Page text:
Rissling also told Conley and Pederson-and they heard her say-that the Mendezes lived in the smaller home. Addressing that precise issue, the district court found:

Deputy Rissling announced to the responding officers that a male named Angel (Mendez) lived in the backyard residence with a pregnant lady (Mrs. Mendez).... Deputies Conley and Pederson heard Deputy Rissling make this announcement. Deputy Pederson testified that she heard the announcement. Deputy Conley testified that he did not recall any such announcement. Either he did not recall the announcement at trial or he unreasonably failed to pay attention when the announcement was made.

Substantial evidence supports these findings.

In an interview conducted after the shooting, Conley informed the investigating officer that he had been provided "info persons in rear shed." In the transcribed interview, Conley stated: "we received information that there were sheds in the back yard and that someone might be staying in one of the sheds." Pederson, too, told the investigator that he had been informed that "[p]ersons are known to loiter or stay in sheds on prop" and that both she and Conley were advised that "there was a shed back there"­referring to the backyard-and that "sometimes people stay in that shed or hang out in that shed". Deputy Rissling likewise testified: "I conducted a briefing and ... advised the deputies that ... there [were] sheds in the backyard and there was a male Hispanic named Angel that lived in one of the sheds along with a pregnant lady."

Sergeant Gregg Minster led the group that went to the front of the main house. As the district court found:

Sergeant Minster banged on the security screen outside the front door.... From within the residence, a woman (Ms. Hughes) asked what the officers wanted.... Sergeant Minster asked Ms. Hughes to open the door .... Ms. Hughes asked if the officers had a warrant .... Sergeant Minster said that they did not, but that they were searching for Mr. O'Dell and had a warrant to arrest him.

Minster "then heard running within the Hughes residence, toward the back of the residence." Minster decided to break into the house, and got a pick and ram from a police car. Minster again asked Hughes to permit the officers to search her home, and now Hughes-knowing that the police were about to break down her door-agreed. The district court found that her consent was coerced. After the deputies entered the house, Hughes "was pushed to the ground and handcuffed" and then confined in a patrol car. The search revealed no one else in her home.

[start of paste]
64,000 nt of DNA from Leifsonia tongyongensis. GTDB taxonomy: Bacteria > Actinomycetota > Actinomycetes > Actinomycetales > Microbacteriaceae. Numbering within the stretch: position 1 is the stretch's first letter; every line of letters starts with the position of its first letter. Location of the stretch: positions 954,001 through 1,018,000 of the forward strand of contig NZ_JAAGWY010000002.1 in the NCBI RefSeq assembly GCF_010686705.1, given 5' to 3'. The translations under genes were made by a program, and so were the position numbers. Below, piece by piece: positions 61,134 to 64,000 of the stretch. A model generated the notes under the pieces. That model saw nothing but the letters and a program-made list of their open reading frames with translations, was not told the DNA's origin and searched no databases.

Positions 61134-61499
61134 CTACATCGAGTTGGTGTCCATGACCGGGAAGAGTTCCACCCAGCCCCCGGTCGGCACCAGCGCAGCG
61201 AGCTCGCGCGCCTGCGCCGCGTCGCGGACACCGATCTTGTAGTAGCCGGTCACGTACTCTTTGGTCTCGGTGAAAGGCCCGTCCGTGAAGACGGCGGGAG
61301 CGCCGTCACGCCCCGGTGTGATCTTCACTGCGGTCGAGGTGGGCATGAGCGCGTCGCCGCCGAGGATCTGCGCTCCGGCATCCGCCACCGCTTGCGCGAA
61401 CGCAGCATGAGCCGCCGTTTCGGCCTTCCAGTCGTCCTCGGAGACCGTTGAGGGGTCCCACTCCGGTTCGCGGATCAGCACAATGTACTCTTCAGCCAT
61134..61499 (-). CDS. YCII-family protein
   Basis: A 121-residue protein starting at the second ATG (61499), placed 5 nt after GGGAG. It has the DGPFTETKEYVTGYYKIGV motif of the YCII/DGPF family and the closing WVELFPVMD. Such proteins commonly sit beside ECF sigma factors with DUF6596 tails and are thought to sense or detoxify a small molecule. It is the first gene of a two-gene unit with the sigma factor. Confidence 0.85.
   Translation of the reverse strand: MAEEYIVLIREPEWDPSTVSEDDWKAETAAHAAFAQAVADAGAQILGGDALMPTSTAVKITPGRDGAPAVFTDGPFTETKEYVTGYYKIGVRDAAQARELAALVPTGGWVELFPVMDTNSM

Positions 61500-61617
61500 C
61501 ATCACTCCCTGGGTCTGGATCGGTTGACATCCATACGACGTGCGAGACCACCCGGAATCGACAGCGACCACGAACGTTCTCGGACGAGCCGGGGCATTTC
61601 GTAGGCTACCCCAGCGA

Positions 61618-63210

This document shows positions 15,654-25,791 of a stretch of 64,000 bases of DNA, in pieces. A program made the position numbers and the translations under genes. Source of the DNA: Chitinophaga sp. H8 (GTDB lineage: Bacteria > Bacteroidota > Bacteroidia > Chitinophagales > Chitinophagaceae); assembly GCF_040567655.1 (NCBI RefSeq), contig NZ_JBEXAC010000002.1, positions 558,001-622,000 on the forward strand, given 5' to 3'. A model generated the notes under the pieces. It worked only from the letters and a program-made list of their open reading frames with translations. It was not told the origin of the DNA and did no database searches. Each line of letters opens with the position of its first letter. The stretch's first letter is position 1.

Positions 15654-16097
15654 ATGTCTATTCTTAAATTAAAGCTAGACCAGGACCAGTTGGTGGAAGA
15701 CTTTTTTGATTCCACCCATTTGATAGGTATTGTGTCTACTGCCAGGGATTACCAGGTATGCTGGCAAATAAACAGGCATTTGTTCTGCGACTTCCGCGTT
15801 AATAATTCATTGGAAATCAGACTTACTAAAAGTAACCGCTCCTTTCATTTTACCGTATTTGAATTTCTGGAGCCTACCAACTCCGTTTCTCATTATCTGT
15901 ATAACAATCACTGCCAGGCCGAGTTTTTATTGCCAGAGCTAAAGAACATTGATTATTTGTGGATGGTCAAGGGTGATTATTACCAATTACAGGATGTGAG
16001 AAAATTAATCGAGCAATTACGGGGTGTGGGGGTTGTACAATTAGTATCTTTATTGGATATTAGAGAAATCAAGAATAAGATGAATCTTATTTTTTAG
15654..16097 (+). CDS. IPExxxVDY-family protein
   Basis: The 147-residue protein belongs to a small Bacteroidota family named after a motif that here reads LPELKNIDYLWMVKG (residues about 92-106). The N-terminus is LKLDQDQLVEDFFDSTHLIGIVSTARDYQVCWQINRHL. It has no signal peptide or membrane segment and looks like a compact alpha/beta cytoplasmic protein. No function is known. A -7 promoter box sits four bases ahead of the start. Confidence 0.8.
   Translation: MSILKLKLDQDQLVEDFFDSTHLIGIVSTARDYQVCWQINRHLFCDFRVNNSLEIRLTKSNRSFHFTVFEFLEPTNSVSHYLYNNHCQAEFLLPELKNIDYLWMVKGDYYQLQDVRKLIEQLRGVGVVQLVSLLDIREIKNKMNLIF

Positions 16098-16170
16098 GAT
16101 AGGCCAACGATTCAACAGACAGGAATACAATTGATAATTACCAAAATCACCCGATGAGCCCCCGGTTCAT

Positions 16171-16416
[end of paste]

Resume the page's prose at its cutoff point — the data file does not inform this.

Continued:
Meanwhile, in the back yard, Conley and Pederson, after inspecting three small storage sheds along the side of the house, came to the shack where Respondents lived. Specifically addressing Petitioners' arguments regarding the shack, the district court found that Conley and Pederson "could not have 'reasonably assumed' that the shack was another storage shed." That was so, the court explained, for three reasons:

First, Deputies Conley and Pederson differentiated (or should have differentiated) the shack from the three storage sheds next to the Hughes residence. The shack was located in a different area of the rear of the Hughes property at a distance from the Hughes residence and the storage sheds. The storage sheds were metal. The shack was wood.

Second, Deputies Conley and Pederson observed (or should have observed) a number of objective indicia demonstrating that the shack was a separate residential unit: the shack had a doorway; the shack had a hinged wooden door and a hinged screen door; a white gym storage locker was located nearby the shack; clothes and other possessions also were located nearby the shack; a blue tarp covered the roof of the shack; an electrical cord ran into the shack; a water hose ran into the shack; and an air conditioner was mounted on the side of the shack.

Third, and importantly, Deputies Conley and Pederson had information that a man and woman lived in the rear of the Hughes property. In light of this information ... Deputies Conley and Pederson could not have "reasonably assumed" that the shack was another storage shed.